Friday, June 13, 2014


Genre: YA, Contemporary
Word Count: 50,000
Ever since a school shooting, security has been tight at Patrick Henry High School. When SARA QUINN (16) gets into trouble for her dress-code-breaking T-shirt, transfer student JAKE BARTELL, a gangly 16-year-old with mad juggling skills, comes to her rescue, only to be punished for breaking the rules. Jake is a free spirit who has just transferred into the school, but, Sara, having lost her brother to a school shooting, is obsessed with safety. Jake is fine with sensible rules, but believes fear has driven the high school to insane levels, making school life intolerable. He has suffered his own loss (his father) and thinks the town should “just get over it.”

He finds that his circus arts --juggling, parkour (a stuntman discipline with Jackie Chan-like moves), and tumbling -- is a good way to connect. Even Sara appreciates something fresh and new, especially the beauty of contact juggling. She pushes him to put together a troupe to perform at the annual school show, Illusion.

Despite the obstacles thrown up by Dean of Boys FRANK BRADY and the taunts of BOBO, (17) a leader of the school's risk takers -- who hates Illusion but loves circus arts -- Sara and Jake pull together enough people to perform. Holding them together is another matter. 
First 250 words
Unicycles make people laugh. They smile and clap their hands. They watch to see if you’ll fall.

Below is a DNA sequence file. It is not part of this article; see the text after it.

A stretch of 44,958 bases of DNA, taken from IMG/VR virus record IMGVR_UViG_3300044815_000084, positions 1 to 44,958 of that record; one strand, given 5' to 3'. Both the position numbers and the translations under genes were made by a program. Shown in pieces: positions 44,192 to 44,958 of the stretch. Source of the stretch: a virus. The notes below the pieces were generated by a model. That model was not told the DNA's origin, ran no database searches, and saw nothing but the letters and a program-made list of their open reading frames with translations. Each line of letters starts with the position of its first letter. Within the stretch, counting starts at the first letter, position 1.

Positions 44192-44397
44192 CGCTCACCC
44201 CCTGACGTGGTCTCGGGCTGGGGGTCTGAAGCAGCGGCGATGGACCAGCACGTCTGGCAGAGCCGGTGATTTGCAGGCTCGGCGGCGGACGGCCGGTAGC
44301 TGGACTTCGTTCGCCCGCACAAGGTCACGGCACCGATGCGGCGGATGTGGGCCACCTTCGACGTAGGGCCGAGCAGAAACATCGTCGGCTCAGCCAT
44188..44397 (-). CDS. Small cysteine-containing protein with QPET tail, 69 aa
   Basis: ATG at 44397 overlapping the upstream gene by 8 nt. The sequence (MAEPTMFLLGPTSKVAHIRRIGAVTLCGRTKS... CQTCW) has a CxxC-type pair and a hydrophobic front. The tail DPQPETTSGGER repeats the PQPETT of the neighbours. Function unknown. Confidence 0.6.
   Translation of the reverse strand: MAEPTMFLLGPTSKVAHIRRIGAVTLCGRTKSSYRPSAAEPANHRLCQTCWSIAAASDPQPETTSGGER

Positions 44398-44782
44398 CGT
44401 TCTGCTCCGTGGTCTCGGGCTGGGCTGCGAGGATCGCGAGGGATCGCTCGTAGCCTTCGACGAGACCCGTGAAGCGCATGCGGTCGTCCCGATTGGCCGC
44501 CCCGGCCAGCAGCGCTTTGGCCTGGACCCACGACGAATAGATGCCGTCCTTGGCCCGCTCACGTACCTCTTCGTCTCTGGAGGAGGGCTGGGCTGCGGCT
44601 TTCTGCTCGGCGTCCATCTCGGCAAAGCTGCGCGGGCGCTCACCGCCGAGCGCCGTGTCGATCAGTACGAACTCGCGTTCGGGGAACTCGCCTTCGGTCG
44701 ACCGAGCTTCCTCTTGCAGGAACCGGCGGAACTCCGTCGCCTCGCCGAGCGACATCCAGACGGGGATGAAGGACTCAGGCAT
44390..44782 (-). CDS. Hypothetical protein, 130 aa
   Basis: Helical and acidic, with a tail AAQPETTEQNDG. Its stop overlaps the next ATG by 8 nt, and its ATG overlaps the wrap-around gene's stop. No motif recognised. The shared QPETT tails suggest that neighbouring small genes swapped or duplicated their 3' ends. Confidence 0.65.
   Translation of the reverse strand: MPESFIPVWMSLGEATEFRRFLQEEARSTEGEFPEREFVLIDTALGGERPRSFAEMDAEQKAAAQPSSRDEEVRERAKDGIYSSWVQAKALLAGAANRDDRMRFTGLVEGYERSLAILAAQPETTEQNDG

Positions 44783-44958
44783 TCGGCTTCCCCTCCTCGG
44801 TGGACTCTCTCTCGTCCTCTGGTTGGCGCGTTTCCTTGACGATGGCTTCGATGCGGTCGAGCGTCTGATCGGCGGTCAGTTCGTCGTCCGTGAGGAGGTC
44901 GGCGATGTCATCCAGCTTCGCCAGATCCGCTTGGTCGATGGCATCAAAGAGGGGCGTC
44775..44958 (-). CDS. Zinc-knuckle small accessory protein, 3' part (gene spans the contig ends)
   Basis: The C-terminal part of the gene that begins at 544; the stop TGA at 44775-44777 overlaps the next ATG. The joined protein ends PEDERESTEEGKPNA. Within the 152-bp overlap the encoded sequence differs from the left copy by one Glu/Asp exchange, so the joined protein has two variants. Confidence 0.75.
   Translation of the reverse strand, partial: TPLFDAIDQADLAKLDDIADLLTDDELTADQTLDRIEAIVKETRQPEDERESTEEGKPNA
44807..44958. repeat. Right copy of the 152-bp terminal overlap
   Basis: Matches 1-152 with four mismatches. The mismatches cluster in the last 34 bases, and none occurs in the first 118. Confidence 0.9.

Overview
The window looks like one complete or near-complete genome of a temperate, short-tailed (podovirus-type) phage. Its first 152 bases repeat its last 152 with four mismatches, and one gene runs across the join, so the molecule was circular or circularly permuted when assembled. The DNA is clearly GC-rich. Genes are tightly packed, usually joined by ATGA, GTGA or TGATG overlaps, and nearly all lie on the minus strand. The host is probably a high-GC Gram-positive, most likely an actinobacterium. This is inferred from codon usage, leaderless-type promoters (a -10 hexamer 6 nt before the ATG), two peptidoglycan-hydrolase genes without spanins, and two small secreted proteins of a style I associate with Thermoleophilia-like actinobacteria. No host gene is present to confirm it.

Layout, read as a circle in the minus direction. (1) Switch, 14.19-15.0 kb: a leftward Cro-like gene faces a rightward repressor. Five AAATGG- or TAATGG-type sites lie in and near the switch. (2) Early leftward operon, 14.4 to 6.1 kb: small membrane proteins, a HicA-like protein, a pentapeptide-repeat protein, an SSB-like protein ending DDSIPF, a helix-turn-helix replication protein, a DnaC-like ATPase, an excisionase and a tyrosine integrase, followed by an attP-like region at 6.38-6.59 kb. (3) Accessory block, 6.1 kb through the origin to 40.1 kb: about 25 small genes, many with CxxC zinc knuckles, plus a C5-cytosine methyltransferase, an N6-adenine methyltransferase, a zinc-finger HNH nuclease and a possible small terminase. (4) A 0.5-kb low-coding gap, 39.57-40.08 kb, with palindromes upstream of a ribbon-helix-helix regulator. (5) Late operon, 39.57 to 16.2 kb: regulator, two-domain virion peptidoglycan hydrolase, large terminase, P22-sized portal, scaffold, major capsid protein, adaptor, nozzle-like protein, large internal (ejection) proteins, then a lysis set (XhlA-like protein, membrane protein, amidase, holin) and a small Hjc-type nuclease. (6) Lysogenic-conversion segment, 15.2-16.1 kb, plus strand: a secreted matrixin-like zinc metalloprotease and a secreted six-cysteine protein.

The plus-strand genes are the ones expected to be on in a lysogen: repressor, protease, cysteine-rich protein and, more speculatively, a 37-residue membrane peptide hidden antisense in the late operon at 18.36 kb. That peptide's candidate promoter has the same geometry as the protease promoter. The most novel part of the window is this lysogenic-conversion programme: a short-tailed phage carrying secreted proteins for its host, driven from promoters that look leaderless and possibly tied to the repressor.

That’s why I skipped the cheese wagon and pedaled off for my first day at Patrick Henry High School. I wanted to hear some cheers, and I wanted everyone to know when I arrived.
I needed the boost after the crappy way the day had started. For the first time since third grade, Mom made me pass wardrobe inspection. “It’s a new school, and they have guidelines.”
Yeah. We’re not in Baltimore anymore. Those Rocky Mountains? My first clue my friends were a millions of miles away. And guidelines? Strictures. Orders. Commandments. There had been a shooting at the school a year ago. National news. Now an inch-thick book of rules covered everything from “Jokes and Appropriate Humor” to “Manner of Dress.” Which is why I wore a plain red sweatshirt and jeans that had been ironed. This was a compromise from the button-down shirt and khakis she wanted. And marked me as a total loser.
So riding a unicycle was plain survival.

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